Wife: So  you put the spaghetti noodles in cold water?

Husband: Yes.

Wife: How did you expect them to cook?

Husband: Mmm…science? (Dumb look)

Wife: Thanks for trying. At least the sauce from the can tastes good.

The same principle applies to being a foreigner in Central Asia. When a situation gets touchy, just try to look dumb and usually someone will say, “Oh, he’s a foreigner. He doesn’t know any better.”

3. Embarrass your friends. I brought “blondies” (i.e. brownies without the brown) once to a potluck. I think blondies were invented by someone like me who was late to a potluck and all they had on hand was flour, sugar and butter. I threw them together quickly because Abby was busy somewhere and, well, it’s just not cool to bring nothing to a potluck. The host told me, “Do not tell my wife you made these.” When the secret leaked out that a man had actually baked them, you can imaging the marital strife that ensued.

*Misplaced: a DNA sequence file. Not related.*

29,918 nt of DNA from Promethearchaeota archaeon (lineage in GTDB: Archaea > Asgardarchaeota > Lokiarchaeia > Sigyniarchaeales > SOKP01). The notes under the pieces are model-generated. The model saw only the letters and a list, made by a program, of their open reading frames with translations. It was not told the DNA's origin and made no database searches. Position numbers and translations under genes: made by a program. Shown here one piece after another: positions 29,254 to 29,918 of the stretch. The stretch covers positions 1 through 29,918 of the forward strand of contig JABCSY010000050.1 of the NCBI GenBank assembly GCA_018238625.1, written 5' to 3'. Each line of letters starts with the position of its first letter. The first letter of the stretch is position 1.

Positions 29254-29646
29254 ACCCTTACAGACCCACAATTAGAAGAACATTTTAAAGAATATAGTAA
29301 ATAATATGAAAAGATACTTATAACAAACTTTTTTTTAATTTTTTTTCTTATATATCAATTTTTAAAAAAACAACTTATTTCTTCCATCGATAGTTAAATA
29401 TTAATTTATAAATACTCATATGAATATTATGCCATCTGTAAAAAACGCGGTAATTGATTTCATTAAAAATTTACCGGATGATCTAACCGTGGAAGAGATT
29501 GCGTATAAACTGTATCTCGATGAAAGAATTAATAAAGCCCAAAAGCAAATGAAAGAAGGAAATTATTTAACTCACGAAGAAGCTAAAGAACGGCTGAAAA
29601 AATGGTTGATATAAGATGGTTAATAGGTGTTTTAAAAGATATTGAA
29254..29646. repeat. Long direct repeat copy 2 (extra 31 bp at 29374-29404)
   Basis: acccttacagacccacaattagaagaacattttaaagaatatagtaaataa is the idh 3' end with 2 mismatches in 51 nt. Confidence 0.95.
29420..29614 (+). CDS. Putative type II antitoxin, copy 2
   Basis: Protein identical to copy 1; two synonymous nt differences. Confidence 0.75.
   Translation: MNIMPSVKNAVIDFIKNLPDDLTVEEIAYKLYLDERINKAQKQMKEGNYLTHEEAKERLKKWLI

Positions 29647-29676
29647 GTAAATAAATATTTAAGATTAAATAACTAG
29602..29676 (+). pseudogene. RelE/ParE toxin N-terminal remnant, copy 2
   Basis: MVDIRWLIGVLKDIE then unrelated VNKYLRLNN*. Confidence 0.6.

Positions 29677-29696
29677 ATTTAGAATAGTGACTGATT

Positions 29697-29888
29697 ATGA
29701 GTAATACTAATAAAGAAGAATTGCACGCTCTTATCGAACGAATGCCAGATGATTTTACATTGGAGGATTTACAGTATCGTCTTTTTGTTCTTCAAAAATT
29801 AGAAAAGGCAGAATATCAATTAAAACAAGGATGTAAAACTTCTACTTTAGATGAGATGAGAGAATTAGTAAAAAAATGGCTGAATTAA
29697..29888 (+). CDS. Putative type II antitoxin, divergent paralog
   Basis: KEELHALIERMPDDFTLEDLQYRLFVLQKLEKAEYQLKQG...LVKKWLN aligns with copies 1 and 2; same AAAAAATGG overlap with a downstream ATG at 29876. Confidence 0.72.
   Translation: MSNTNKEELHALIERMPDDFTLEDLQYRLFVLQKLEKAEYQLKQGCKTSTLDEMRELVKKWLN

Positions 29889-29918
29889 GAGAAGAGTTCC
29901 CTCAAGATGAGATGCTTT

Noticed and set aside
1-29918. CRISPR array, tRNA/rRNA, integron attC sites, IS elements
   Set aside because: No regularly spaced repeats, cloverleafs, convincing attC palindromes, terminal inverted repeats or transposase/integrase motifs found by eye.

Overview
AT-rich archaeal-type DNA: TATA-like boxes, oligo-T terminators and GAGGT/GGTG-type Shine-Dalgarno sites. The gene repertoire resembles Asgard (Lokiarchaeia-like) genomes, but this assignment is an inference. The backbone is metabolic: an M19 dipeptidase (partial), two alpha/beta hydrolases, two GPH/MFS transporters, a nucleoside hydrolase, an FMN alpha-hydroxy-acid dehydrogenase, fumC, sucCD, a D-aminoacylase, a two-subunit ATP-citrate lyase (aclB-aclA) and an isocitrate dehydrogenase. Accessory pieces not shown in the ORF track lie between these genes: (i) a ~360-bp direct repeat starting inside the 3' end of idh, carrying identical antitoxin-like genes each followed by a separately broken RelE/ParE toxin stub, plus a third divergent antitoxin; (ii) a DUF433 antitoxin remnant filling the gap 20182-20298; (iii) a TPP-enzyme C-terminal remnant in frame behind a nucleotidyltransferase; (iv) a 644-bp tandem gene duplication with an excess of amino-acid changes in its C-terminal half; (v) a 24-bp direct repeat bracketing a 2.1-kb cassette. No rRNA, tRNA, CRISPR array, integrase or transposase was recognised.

4. If all else fails, fry it. Once you move beyond the “follow the recipe” stage–and eventually you will–you’ll find that there are a lot of options out there. But as a man who doesn’t cook very often, it’s important to me that it tastes good. If you cook seven days a week, one or two flops are okay. But if this is your only shot for a while, it’s better to play it safer. A few safety nets I’ve found are butter, oil and sugar. Next time you eat something you like, pay closer attention. It’s probably got a lot of at least one of those three ingredients.